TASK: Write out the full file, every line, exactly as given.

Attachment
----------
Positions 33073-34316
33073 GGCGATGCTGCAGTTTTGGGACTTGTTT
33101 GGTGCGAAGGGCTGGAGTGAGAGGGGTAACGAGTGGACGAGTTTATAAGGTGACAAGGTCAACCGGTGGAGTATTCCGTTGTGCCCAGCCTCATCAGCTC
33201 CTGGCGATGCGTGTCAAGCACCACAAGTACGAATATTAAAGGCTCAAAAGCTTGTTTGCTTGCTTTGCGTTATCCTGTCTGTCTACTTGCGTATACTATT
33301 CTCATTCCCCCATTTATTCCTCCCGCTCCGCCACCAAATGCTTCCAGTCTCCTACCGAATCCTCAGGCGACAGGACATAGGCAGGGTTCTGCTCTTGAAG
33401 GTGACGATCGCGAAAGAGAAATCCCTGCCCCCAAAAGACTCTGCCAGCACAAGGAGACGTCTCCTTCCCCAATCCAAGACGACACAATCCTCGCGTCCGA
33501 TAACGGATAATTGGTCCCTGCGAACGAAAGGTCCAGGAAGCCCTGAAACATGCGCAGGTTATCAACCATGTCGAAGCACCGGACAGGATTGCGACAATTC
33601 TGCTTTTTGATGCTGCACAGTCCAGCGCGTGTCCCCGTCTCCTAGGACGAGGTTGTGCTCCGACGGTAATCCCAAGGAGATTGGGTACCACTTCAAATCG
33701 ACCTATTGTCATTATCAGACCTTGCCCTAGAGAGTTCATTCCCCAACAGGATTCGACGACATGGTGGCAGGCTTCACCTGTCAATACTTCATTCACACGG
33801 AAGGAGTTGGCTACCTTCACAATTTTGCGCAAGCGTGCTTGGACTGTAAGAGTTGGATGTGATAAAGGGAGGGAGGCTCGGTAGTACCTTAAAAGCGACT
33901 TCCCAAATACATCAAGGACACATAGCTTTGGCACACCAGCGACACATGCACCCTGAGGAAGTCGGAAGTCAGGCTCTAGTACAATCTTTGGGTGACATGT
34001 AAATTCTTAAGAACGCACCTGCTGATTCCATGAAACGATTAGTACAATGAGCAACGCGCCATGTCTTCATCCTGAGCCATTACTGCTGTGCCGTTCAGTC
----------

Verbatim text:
Positions 33073-34316
33073 GGCGATGCTGCAGTTTTGGGACTTGTTT
33101 GGTGCGAAGGGCTGGAGTGAGAGGGGTAACGAGTGGACGAGTTTATAAGGTGACAAGGTCAACCGGTGGAGTATTCCGTTGTGCCCAGCCTCATCAGCTC
33201 CTGGCGATGCGTGTCAAGCACCACAAGTACGAATATTAAAGGCTCAAAAGCTTGTTTGCTTGCTTTGCGTTATCCTGTCTGTCTACTTGCGTATACTATT
33301 CTCATTCCCCCATTTATTCCTCCCGCTCCGCCACCAAATGCTTCCAGTCTCCTACCGAATCCTCAGGCGACAGGACATAGGCAGGGTTCTGCTCTTGAAG
33401 GTGACGATCGCGAAAGAGAAATCCCTGCCCCCAAAAGACTCTGCCAGCACAAGGAGACGTCTCCTTCCCCAATCCAAGACGACACAATCCTCGCGTCCGA
33501 TAACGGATAATTGGTCCCTGCGAACGAAAGGTCCAGGAAGCCCTGAAACATGCGCAGGTTATCAACCATGTCGAAGCACCGGACAGGATTGCGACAATTC
33601 TGCTTTTTGATGCTGCACAGTCCAGCGCGTGTCCCCGTCTCCTAGGACGAGGTTGTGCTCCGACGGTAATCCCAAGGAGATTGGGTACCACTTCAAATCG
33701 ACCTATTGTCATTATCAGACCTTGCCCTAGAGAGTTCATTCCCCAACAGGATTCGACGACATGGTGGCAGGCTTCACCTGTCAATACTTCATTCACACGG
33801 AAGGAGTTGGCTACCTTCACAATTTTGCGCAAGCGTGCTTGGACTGTAAGAGTTGGATGTGATAAAGGGAGGGAGGCTCGGTAGTACCTTAAAAGCGACT
33901 TCCCAAATACATCAAGGACACATAGCTTTGGCACACCAGCGACACATGCACCCTGAGGAAGTCGGAAGTCAGGCTCTAGTACAATCTTTGGGTGACATGT
34001 AAATTCTTAAGAACGCACCTGCTGATTCCATGAAACGATTAGTACAATGAGCAACGCGCCATGTCTTCATCCTGAGCCATTACTGCTGTGCCGTTCAGTC